The Job Invitation Approach

Here’s the thing: a Job Invitation isn’t always a public job posting (though it certainly can be).

Since many Rockstars are currently working, a Job Invitation makes it clear that the conversation will be confidential. Because of this, it’s much more inviting than a boring job description that prompts candidates to get in touch via an “Apply” button (“Let’s Talk” has a much better ring to it).

And unlike a job description, a Job Invitation is two-sided. It makes sure to detail necessary elements from a candidate for a given role, but it primarily focuses on what the company can provide to the candidate. Challenge, career path, and the like.

With this in mind, you’ll need to communicate each compelling reason someone might want the role. Be sure to list out things like equity, career trajectory, the CEO’s track record, the ability to work for a great manager, unique aspects of the culture, or the fact that it’s a high-growth industry.

Here are a few additional components that a Job Invitation should contain:

  • Be clear about your company’s identity and what it’s truly like to work there.
  • Ask your current Rockstars to help create a compelling message. Why did you join us? Why do you stay? What’s the most unique part of working here? How would you describe the experience?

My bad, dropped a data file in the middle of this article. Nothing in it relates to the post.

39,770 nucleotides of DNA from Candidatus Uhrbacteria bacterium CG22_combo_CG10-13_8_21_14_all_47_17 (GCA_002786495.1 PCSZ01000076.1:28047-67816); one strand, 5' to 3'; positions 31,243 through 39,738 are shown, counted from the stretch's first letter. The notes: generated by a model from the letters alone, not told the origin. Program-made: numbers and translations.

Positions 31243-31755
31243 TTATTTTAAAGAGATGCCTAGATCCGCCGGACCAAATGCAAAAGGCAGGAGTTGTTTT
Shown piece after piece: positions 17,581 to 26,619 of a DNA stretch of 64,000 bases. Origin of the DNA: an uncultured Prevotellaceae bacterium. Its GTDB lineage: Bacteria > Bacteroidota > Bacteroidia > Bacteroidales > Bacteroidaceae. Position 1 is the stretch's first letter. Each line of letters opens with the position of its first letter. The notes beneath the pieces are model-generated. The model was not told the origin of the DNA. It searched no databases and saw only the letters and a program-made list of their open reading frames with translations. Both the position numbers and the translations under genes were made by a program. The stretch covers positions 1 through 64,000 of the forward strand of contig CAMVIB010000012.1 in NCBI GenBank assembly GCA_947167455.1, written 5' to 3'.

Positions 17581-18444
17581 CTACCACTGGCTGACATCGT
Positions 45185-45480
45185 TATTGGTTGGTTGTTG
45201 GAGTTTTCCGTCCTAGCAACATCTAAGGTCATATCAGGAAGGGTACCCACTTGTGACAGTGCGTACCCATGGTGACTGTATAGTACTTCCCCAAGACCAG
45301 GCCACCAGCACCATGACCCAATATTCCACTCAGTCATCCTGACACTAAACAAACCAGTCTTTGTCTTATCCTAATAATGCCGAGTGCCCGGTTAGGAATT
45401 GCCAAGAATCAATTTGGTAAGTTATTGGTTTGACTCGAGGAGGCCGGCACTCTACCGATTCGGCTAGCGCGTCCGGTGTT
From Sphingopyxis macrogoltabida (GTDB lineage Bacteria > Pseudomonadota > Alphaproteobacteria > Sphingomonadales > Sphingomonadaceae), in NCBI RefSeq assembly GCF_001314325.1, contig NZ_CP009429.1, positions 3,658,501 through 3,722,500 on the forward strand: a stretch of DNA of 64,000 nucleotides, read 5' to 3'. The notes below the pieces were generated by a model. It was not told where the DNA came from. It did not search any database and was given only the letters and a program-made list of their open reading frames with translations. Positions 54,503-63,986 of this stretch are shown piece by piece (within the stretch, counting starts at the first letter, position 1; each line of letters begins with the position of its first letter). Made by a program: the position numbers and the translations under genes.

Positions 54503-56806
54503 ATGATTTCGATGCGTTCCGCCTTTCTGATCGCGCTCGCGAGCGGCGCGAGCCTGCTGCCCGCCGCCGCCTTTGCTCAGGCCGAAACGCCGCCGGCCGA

• Hire a copywriter, engage your head of marketing, and include links to videos of current Rockstars sharing their experience to add color to your Job Invitation.
  • Give the position a creative title. Rockstars want a title that reflects the importance of their work.
  • Make the “Careers” section of your website engaging. It should tell the story of who you are and what people can expect if they join your team.

Using a Job Invitation to Recruit Rockstars

A job description asks “What must the candidate offer the company?,” while a Job Invitation builds on that, adding, “What does the company offer the candidate?” It’s important to create a thorough Job Invitation, as you’ll refer to it throughout the entire recruiting process: from job posts to phone screens, then interviewing and making an offer.

 Want to Attract Rockstar Candidates to Your Company?


Ninety percent of business problems are actually recruiting problems in disguise. If you’re filling your company’s vacant positions with B-players, you’re playing with fire. Instead, hire Rockstars to build an organization with limitless potential. Recruit Rockstars shows you how to find, hire, and keep the best of the best.


Check out the 10-step playbook to find the winners and ignite your business.

Jeff Hyman

Jeff Hyman

Jeff Hyman is the author of Recruit Rockstars: The 10 Step Playbook to Find the Winners and Ignite Your Business. The Chief Talent Officer at Chicago-based Strong Suit Executive Search, Hyman currently teaches the MBA course on recruiting at Northwestern University’s Kellogg School of Management and hosts the five-star Strong Suit Podcast. Jeff has been featured by Inc., Fortune, Forbes, The Wall Street Journal, CNBC, Bloomberg, and other media outlets. Learn more at